As always, the whole world was focused on athletics this summer at the Tokyo Olympics took place. Within the athletics program, the men’s and women’s 100 meters were the in the spotlight. Behind the historic performances is a treasure trove of data that helps look in more detail at the event, learn about it, and identify the latest trends in sprinting. Below are some insights on overall performance levels, how well maximum velocity and acceleration correlate, top speed, speed loss, race modeling, and more.Read more
This weekend’s European Indoor Championships marks the return of championships to track and field. After nearly 18 months without a major championship, both athletes and fans will get a reminder about what championships are all about. Performing well at a major championship is the main goal of any elite athlete, because, when they look back at their career, it is the medals that they will count the most. Asafa Powell may have run under 10 seconds nearly 100 times, but he’s remember just as much for the fact he never won a major title. Optimizing performance on the day of competition is therefore of critical importance, and a lot of time is spent—or at least should be spent—developing strategies to support competition day performance.Embed from Getty Images
What makes championships different?
Recognizing the importance of being able to perform on the day, coaches spend a lot of time developing training programs to support peaking, with a variety of different planning and periodization strategies in use. But the physiological side is just one factor that comes into play at championships.
In some events, primarily the middle- and long-distance events, performance at a championship may come down to tactical as opposed to physical differences, with elite athletes potentially putting themselves in better positions during the race, as opposed to focusing just on out-running their opponents. In addition to this, pacemakers are often used in Grand Prix meets, and are obviously not present at major Championships, which again may influence performance. Furthermore, performance management across multiple rounds of competition is also important at major championships and not a challenge the athlete often has to consider at Grand Prix meetings.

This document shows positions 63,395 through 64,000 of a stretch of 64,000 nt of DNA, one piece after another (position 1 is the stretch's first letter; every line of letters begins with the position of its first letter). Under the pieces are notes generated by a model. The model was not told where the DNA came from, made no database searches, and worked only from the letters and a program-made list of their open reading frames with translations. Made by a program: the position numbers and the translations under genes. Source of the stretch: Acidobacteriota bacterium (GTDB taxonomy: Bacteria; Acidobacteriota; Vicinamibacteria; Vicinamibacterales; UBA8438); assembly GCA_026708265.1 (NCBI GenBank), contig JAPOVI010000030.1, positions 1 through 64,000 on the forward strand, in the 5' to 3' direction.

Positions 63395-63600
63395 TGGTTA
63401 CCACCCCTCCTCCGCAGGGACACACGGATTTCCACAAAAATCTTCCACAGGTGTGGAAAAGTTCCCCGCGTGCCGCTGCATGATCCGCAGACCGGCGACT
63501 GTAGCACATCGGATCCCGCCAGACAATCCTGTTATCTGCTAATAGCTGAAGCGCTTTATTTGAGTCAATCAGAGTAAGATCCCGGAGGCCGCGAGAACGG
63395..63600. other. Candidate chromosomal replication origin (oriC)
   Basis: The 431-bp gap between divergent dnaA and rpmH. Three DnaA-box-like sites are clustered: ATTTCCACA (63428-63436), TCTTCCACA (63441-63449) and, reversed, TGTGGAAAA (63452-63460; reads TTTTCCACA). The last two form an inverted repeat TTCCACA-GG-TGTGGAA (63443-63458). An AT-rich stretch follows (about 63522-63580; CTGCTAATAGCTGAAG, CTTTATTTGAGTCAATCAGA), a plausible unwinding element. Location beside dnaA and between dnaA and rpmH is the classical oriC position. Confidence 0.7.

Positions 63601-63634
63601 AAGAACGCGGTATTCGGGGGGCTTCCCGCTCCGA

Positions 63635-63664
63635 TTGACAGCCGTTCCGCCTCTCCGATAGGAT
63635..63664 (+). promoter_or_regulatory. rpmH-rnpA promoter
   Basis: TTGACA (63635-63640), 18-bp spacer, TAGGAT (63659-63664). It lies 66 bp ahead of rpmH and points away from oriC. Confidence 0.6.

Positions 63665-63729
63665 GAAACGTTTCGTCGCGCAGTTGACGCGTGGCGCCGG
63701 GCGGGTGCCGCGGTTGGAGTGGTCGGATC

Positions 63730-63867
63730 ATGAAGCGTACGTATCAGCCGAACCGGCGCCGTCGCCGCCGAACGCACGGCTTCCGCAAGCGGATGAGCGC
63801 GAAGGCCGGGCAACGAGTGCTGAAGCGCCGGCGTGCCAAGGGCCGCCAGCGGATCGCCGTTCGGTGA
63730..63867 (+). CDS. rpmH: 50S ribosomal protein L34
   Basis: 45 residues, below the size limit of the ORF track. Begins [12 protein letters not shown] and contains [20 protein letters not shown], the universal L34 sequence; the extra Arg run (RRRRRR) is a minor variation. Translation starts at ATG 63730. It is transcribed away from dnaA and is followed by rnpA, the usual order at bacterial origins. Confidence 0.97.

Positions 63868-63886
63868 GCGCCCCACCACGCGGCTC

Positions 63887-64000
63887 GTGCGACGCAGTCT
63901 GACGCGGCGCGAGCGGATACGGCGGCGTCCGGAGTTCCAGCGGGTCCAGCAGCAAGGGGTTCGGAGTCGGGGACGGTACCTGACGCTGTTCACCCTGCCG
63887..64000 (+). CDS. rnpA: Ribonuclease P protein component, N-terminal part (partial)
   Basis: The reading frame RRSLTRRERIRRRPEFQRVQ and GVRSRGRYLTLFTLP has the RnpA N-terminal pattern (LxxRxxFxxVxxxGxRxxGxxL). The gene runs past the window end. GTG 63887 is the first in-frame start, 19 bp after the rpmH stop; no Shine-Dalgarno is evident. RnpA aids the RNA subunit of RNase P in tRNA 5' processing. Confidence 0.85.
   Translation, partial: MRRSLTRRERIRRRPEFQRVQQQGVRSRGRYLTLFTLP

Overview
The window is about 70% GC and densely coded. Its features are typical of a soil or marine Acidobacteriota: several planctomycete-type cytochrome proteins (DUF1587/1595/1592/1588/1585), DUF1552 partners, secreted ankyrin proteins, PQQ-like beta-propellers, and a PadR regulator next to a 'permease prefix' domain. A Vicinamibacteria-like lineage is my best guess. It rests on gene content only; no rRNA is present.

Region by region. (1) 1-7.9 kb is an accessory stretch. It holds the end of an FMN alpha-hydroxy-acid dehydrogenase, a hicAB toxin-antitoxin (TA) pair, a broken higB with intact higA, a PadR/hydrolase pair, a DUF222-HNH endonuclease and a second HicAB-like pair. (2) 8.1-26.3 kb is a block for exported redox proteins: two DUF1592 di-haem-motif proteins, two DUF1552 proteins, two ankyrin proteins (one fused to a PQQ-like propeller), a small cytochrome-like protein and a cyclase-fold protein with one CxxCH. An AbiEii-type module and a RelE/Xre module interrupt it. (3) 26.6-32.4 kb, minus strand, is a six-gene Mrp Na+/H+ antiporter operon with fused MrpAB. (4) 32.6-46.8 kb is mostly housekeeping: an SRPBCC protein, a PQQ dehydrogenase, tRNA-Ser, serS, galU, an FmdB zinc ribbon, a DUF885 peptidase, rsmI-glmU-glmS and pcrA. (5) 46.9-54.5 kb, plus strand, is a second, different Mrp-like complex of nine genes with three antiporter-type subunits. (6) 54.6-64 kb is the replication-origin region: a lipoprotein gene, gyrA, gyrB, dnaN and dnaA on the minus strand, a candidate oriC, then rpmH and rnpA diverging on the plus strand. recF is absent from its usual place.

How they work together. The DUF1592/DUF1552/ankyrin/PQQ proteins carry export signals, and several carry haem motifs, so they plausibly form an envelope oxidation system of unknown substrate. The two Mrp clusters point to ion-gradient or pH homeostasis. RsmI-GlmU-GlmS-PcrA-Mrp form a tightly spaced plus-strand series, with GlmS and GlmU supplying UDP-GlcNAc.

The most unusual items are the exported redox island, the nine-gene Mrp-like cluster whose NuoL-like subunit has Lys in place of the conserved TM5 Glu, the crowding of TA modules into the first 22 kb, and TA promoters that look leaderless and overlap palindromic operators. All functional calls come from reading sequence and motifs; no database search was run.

For example, when I competed at the 2007 World Championships, I had a 100m heat on the morning of day 1, quarter-final in the evening of day 1, and then semi-final and (had I qualified) final in the evening of day 2. In comparison, the majority of competitions on the athletics circuit are either one-off races, or a semi-final and final in quick succession. Being able to manage energy and performance across two days is, therefore, an additional issue for athletes looking to win medals at major championships.
Understanding competition dynamics
Being able to better understand the dynamics of competition day performance is, therefore, likely to be of considerable interest—and, fortunately for us, was the subject of a recent paper published in the European Journal of Human Movement. Here, the authors compared the seasons best performances of top-8 finishers at the World Championships and Olympic Games from 1999-2019 inclusive in sprint (100m & 400m), middle-distance (800m & 1500m) and long-distance (5000m) events to their Championships performance. Overall, 2472 male and 2463 female performances were analyzed, making this a very rich dataset.